3. Cool factor
Mitch Landry, a BMC principal product manager based in Gig Harbor, Washington said, “Historically, IT shops only would let you use approved devices. It was all about IT. You would go to the IT guys, and everyone was an idiot but them. And if you put something on your desktop that wasn’t approved, they would remove it. That has totally changed. IT is no longer is running the ship, they are a service organization.”
Landry said that a new generation is growing into management positions and demanding to use personal devices (tablets, Macs, smartphones, etc.) once considered unconventional and unsupportable. “They have all these devices and new expectations for service, and the goal for the IT guy today is providing business flexibility and agility. It’s not just about IT anymore, it’s about increasing the productivity of the business.”
Cons of BYOD
1. IT security strains
If you were feeling pretty good about BYOD, not everyone necessarily agrees with you. At the Gartner® Symposium/ITxpo®, Gartner listed BYOD as one of the top 10 strategic technology trends for 2014, and estimated that BYOD will double or even triple the size of the mobile workforce - and place a huge strain on IT and finance organizations.
Gartner describes BYOD as “a disruptive phenomenon where employees bring non-company IT into the organization and demand to be connected to everything – without proper accountability or oversight.” Gartner goes on to warn about BYOD causing violations of all kinds of enterprise rules and regulations, and leading to detrimental impacts on network availability and loss of data. However, with the proper governance policies in place, this type of evolution can be handled gracefully. The transformation is inevitable (it’s already well underway), so managing this process is not as dire as the analysts predict. Going mobile with BYOD is not difficult, it’s just complicated, and we do complicated things all day, every day.
2. Indirect costs and threats
According to FireEye, the average enterprise organization is attacked by malware once every three minutes, with each attack costing $3,000 per day or more to recover. Yikes. Opening up the corporate network to rogue BYOD devices increases the likelihood of these costly attacks.
There are security tools and policies that can be enabled on a personal device that allow it to play nicely in a corporate environment and minimize risk, but with BYOD, that risk still will exist. The risk, however, can be controlled, and the associated competitive risk of not mobilizing is far greater.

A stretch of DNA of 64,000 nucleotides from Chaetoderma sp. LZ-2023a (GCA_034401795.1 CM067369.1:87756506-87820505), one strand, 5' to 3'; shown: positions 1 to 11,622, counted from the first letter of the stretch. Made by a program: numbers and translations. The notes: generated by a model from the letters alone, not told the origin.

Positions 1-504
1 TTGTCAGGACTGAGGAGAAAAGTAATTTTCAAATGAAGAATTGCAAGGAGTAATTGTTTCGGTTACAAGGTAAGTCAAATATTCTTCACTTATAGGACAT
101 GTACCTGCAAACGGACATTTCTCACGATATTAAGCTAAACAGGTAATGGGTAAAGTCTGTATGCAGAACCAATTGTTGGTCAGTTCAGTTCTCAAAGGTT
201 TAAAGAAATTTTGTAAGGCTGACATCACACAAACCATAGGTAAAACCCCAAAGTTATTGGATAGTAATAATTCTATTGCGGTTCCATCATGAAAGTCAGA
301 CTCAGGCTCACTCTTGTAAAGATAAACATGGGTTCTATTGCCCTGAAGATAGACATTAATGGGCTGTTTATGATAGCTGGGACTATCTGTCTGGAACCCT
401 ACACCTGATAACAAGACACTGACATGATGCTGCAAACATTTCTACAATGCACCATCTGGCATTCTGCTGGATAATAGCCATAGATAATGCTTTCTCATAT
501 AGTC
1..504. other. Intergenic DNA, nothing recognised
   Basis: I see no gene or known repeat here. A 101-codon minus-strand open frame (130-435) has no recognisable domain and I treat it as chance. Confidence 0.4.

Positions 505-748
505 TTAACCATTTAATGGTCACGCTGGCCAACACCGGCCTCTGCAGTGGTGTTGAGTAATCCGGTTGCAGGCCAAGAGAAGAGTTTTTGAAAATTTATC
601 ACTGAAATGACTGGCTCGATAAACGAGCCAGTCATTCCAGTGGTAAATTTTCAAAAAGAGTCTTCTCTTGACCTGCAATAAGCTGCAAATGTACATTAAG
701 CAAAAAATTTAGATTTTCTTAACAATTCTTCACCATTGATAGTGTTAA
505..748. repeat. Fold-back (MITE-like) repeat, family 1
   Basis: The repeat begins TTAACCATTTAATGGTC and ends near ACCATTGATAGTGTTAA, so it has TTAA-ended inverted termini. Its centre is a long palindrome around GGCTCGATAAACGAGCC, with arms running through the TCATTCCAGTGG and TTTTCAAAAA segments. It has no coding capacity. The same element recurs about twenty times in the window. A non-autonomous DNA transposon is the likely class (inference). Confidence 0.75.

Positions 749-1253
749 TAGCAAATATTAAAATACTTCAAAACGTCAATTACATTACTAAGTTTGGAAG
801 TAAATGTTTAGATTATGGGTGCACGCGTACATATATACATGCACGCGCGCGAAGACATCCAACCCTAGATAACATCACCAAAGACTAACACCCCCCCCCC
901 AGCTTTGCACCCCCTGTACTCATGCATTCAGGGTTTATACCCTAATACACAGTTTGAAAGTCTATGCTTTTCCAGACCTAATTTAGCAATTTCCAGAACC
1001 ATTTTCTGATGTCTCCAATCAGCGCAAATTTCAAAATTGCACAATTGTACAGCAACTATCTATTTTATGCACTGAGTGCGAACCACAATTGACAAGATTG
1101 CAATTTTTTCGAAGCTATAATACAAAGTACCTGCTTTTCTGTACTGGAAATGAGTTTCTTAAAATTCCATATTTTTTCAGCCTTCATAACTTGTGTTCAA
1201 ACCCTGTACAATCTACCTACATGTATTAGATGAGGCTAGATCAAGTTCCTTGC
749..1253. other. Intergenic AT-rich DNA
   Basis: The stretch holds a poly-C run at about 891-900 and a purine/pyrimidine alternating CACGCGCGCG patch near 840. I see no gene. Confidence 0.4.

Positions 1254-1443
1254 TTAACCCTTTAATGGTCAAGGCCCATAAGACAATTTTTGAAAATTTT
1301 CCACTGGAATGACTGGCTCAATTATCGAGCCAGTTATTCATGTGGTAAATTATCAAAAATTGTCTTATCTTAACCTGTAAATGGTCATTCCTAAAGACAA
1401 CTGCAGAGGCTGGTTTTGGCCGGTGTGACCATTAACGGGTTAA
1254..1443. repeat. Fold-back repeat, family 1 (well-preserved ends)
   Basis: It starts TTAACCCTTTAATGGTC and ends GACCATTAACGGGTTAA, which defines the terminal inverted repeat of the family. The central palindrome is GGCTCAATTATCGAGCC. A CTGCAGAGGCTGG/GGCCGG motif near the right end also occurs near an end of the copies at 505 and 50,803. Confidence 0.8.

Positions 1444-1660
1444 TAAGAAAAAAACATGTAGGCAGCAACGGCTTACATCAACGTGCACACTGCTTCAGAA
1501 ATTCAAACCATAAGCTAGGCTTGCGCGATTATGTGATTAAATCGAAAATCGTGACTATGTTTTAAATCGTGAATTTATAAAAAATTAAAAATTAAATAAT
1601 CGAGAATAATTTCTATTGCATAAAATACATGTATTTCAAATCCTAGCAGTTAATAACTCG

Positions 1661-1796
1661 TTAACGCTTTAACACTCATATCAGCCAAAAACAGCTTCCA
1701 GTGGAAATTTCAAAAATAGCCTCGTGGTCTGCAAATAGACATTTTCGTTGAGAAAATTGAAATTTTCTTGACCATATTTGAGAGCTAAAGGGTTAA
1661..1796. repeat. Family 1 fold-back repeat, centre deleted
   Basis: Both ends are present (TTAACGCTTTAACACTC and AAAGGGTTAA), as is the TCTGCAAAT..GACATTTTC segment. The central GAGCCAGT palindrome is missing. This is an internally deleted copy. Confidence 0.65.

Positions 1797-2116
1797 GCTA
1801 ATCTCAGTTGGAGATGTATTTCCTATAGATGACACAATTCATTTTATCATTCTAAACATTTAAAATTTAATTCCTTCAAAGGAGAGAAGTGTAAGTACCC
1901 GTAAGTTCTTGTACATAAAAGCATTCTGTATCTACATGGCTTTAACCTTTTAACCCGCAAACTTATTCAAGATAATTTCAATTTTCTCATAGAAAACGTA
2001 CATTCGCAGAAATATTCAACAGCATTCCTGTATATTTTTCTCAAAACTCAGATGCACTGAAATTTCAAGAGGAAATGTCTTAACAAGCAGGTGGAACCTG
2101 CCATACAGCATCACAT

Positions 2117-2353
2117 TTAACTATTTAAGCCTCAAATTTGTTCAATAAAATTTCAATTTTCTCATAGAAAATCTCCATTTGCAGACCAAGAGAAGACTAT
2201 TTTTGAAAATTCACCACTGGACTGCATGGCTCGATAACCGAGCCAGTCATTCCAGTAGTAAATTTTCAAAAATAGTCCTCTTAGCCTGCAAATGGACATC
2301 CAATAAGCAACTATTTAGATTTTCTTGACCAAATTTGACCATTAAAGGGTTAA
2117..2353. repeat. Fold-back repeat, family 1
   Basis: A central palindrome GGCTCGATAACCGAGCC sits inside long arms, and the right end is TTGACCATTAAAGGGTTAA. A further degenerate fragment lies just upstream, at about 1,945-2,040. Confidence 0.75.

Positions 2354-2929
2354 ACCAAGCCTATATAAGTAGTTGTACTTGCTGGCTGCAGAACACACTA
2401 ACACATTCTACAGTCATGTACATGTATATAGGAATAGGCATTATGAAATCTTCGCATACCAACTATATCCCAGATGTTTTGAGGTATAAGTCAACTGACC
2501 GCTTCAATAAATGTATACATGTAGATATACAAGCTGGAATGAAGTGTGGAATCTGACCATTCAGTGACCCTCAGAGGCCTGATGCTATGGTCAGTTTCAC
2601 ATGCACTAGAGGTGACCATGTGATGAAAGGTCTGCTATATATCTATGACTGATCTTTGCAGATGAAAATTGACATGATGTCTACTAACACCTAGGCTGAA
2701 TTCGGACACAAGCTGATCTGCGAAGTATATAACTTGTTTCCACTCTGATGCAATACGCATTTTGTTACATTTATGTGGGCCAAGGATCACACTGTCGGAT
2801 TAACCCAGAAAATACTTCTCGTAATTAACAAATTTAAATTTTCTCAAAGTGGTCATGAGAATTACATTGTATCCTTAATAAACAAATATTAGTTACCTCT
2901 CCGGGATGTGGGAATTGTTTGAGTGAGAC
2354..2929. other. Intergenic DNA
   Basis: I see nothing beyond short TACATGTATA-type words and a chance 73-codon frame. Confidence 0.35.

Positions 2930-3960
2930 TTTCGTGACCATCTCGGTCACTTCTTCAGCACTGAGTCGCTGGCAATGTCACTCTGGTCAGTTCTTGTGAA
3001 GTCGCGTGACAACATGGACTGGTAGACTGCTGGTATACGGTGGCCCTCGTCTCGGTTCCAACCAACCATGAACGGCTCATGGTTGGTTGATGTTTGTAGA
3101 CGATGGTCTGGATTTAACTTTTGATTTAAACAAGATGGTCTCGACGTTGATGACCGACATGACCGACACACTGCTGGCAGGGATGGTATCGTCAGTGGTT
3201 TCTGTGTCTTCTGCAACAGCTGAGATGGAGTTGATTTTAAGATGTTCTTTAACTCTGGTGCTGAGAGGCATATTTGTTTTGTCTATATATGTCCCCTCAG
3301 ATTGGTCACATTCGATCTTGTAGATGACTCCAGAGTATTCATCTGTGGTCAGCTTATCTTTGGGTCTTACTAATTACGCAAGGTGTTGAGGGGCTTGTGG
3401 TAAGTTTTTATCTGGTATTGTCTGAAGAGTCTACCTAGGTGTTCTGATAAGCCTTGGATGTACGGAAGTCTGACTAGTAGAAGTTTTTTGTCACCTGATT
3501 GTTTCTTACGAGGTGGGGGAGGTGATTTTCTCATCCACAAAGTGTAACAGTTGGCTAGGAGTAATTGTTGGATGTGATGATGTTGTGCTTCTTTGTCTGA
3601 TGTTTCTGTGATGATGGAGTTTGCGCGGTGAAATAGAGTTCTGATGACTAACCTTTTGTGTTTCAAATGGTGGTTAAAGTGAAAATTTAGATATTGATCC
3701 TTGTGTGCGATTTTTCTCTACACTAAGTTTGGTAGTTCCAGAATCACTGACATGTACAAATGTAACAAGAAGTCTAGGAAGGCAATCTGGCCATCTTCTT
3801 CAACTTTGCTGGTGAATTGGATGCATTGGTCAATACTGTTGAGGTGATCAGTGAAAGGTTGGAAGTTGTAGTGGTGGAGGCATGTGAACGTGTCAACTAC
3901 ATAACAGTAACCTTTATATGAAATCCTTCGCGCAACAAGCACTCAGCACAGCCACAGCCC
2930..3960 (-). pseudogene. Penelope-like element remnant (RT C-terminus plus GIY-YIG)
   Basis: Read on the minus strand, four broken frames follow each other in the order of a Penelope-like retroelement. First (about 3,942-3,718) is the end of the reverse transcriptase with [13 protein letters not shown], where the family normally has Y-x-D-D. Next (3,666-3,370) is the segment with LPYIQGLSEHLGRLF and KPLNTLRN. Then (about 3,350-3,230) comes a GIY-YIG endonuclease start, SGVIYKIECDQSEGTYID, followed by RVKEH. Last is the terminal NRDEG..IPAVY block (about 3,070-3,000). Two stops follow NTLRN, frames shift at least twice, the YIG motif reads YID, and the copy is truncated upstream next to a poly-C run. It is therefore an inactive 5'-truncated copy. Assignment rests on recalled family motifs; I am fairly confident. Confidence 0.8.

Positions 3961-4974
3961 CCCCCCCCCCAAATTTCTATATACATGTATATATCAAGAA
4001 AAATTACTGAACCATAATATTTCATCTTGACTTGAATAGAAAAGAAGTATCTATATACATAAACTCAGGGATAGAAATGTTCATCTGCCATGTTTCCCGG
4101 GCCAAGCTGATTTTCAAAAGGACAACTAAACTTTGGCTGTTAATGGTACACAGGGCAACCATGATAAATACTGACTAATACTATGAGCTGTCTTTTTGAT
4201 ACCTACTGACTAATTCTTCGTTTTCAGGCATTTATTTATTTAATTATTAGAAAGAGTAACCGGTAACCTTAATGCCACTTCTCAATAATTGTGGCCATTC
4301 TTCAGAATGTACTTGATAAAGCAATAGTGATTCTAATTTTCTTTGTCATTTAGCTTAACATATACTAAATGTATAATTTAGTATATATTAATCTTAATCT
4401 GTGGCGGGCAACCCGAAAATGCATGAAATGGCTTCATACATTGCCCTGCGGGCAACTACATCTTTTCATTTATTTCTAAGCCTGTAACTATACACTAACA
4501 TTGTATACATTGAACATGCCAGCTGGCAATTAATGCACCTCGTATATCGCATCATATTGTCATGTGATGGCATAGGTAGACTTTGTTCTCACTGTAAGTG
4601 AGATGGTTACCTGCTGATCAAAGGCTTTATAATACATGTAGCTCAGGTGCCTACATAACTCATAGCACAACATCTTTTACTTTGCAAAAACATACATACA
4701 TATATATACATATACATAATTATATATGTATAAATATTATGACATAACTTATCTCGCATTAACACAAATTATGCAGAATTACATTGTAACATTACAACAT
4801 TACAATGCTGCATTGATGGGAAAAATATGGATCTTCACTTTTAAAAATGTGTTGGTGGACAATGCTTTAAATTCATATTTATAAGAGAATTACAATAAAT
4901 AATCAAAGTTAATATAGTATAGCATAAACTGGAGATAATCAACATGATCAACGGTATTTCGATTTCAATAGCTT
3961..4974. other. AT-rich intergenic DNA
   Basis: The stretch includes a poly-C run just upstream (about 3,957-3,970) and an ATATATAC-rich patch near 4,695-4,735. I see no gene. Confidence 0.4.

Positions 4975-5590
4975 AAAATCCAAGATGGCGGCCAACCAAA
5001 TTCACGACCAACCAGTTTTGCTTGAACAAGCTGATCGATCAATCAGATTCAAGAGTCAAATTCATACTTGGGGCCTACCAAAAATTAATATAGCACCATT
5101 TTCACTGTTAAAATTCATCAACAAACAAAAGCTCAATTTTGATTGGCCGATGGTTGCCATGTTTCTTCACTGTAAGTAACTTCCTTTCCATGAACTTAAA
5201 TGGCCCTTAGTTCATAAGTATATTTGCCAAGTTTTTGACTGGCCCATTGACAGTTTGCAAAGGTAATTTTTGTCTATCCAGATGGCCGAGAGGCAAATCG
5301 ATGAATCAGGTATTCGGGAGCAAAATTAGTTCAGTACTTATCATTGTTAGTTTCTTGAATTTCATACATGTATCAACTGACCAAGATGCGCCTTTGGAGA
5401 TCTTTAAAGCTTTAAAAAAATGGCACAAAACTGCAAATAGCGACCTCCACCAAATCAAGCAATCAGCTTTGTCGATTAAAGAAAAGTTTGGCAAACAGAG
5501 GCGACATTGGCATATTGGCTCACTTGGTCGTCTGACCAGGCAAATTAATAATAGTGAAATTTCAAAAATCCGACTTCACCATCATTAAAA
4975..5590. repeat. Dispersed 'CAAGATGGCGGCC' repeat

3. Equipment expenses: Employee costs
Cisco says that 90 percent of employers have some kind of BYOD policy, but the reality is that most of them are not very sophisticated. For example, if your employer doesn’t have some formal process for reimbursement or a way to track the depreciation of personal devices, then the employee bears the brunt of the cost of a BYOD initiative. (Of course, for the employer, this comes out as a Pro.)
Can You COPE With BYOD?
In the wake of the known security perils associated with BYOD, and the obvious desire for employees to personalize their devices, some buzz has arisen around the concept of COPE (corporately-owned, personally-enabled). The idea is to allow the personalization and productivity of BYOD, but with reduced risk.
COPE allows corporate policy makers and IT leaders more control over which devices are supported and what controls are in place on the device, while still accommodating employees who want to personalize their device and content. Just as they could on their own device, employees can send personal emails, access social media, and download photos, but application controls can prevent corporate information from escaping established perimeters. In addition, the IT department controls the device and can remotely wipe the device if the employee loses it or leaves the company.